With respect to management science, Ackoff defined a "mess" forty years ago as follows:
"Managers are not confronted with problems that are independent of each other, but with dynamic situations that consist of complex systems of changing problems that interact with each other. I call such situations messes. Problems are abstractions extracted from messes by analysis; they are to messes as atoms are to tables and chairs."
According to Ackoff, dialogue is the only way to achieve a shared understanding of a problem. Unfortunately, in this day and age, where the hours are equated with cash and simplicity reigns supreme, time spent on understanding problems is often viewed as time wasted.
Given one hour to save the world, I would spend fifty-five minutes defining the problem and five minutes finding the solution. Albert Einstein
Management demands action, not talk and collaborative analysis. The kind of meetings that involve debate and discussion are especially seen as "just talk." This is understandable considering the number of meaningless meetings most people experience, but I believe debate and discussion are necessary to create a shared understanding of a problem. While I would not use the same time split as Einstein (in the quote above), that is only because the problems I work on do not involve saving the world.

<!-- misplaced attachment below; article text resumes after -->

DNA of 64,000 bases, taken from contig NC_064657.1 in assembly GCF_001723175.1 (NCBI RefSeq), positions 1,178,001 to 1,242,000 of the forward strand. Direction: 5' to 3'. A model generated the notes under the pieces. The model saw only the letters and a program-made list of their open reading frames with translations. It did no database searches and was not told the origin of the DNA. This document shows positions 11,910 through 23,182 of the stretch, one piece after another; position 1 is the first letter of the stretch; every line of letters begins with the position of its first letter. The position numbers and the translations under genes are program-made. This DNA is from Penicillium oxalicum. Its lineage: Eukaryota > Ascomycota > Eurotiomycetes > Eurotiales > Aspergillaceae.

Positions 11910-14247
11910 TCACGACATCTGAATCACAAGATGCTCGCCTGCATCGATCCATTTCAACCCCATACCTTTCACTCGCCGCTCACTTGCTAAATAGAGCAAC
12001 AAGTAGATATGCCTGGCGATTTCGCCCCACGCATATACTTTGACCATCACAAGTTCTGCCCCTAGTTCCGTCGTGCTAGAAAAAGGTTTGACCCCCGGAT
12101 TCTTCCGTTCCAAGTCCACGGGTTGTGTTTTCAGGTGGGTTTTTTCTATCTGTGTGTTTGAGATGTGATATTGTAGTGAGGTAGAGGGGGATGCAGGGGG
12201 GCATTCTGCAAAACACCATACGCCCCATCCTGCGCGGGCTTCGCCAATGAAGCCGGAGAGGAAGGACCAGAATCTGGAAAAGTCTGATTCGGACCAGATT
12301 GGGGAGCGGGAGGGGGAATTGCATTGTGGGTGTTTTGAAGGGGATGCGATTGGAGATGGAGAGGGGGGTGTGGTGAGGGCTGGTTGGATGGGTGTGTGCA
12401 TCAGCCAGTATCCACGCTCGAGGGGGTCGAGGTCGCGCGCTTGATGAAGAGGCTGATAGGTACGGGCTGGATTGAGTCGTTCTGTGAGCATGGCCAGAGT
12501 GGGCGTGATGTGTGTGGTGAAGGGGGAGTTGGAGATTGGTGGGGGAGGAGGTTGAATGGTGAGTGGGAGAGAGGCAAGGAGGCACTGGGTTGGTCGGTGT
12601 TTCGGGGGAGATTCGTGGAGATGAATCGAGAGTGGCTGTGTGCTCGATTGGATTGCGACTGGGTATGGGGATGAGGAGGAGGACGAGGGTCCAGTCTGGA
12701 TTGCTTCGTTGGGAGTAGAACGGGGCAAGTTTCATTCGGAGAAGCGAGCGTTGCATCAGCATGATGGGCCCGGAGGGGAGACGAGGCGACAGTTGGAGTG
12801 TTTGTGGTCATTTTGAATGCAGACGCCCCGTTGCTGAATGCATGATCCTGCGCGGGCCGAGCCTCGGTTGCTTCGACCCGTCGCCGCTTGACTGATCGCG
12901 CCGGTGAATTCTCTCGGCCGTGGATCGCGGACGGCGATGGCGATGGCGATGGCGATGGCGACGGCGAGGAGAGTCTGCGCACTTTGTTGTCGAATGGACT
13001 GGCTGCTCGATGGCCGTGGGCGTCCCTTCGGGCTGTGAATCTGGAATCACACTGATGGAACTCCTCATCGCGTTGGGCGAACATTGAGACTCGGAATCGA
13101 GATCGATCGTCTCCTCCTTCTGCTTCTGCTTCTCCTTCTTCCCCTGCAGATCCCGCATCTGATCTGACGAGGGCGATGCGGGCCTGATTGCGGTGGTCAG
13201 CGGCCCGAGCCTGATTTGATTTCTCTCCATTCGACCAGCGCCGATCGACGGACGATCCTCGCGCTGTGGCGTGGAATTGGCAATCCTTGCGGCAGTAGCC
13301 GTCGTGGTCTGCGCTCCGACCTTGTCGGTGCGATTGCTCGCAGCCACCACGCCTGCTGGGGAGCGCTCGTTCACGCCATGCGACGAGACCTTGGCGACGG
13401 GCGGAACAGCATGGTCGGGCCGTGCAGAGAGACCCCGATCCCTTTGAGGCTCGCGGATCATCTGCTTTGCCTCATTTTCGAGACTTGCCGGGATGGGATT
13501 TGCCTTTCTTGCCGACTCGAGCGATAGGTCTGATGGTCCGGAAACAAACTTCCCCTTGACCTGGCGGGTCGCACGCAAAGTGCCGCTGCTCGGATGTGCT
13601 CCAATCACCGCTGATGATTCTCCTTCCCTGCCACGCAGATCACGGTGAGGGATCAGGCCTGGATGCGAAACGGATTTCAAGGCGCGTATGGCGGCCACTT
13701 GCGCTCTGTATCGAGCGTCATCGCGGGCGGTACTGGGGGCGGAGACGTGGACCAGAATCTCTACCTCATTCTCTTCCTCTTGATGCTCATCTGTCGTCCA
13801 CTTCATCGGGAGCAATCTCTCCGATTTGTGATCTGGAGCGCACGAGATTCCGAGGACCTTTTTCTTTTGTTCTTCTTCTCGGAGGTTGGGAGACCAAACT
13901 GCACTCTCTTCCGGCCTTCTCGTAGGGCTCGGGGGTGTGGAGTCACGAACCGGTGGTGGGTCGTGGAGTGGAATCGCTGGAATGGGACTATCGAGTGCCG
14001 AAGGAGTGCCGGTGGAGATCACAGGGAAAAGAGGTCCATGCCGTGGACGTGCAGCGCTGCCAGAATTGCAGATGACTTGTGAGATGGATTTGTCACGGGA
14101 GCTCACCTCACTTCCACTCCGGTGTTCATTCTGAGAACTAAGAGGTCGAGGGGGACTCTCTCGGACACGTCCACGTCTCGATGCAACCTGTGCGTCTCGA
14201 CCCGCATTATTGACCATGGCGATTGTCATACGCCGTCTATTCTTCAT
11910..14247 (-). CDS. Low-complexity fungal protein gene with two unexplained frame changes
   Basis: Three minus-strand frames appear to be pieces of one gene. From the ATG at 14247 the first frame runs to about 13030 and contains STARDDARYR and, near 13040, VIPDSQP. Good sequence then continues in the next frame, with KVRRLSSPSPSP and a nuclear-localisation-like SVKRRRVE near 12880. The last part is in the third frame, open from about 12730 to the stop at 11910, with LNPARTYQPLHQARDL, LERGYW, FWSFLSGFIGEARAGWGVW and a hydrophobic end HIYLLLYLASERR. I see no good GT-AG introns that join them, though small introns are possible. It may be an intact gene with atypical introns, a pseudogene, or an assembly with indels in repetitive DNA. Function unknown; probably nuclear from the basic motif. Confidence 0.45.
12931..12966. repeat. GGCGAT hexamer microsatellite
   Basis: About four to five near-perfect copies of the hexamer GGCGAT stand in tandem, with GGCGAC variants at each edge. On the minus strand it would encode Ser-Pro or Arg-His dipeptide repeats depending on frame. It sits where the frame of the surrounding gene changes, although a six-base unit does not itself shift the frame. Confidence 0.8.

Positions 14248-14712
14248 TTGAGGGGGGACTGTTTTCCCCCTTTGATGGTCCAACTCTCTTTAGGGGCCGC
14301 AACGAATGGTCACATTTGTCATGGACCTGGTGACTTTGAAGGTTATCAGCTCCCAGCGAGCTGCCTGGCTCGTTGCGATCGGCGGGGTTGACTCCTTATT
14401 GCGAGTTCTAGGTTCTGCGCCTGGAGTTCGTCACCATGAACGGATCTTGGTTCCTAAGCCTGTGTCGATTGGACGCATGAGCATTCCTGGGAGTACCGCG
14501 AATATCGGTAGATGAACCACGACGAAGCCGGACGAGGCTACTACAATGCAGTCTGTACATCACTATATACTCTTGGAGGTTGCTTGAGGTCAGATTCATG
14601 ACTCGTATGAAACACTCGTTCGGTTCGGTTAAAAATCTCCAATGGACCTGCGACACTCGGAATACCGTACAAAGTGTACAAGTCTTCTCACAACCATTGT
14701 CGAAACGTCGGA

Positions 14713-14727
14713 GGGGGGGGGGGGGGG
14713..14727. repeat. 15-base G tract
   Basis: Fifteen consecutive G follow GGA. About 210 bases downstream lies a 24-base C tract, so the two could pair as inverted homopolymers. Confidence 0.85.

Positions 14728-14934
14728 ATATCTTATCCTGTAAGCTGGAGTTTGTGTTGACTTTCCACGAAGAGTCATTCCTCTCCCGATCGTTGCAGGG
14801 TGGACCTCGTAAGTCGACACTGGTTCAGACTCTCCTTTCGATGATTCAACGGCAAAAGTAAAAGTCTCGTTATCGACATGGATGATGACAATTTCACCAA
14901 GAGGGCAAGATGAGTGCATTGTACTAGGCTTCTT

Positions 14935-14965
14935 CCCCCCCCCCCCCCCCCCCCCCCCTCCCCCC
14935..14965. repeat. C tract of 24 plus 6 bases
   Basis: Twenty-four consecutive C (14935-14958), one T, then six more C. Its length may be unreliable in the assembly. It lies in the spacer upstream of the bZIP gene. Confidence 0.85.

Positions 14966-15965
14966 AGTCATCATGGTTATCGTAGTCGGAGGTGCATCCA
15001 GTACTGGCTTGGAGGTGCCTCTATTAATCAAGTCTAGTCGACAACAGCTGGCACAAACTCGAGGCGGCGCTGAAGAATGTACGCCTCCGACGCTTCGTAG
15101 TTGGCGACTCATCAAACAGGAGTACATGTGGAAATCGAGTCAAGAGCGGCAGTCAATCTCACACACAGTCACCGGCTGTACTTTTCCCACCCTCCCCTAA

It's so much easier to suggest solutions when you don't know
too much about the problem. Malcolm Forbes
This brings us to a critical juncture: What happens if you don't understand the problem? The "solutions" that are generated will create new problems and without any guarantee that they will even touch upon the existing issue they are meant to solve.
Understanding the problem is the first step toward any kind of problem-solving
A project is complete when it starts working for you, rather than you working for it. Scott Allen
Project failure starts when we can't tell what "done" looks like in any meaningful way. Without some agreement on our vision of "done," we'll never recognize it when it arrives, except when we've run out of time or money or both.
We've all seen the project failure numbers before. We've all been told how bad things are. We've all heard that large numbers of projects fail because of poor planning or poor project management. Whether this is true or not, how can we increase the probability of our own project's success?
First, we must recognize that without a clear and concise description of done, the only measures of progress are the passage of time, consumption of resources, and production of technical features. These measures of progress fail to describe what business capabilities our project needs to produce or what mission we are trying to accomplish.
Capabilities drive requirements. Therefore, without first identifying the needed capabilities, we cannot deliver a successful project, and we will end up a statistic like all the other failed projects. Note that not every project needs to deliver new capabilities. Improving existing capabilities is a very good reason to do a project.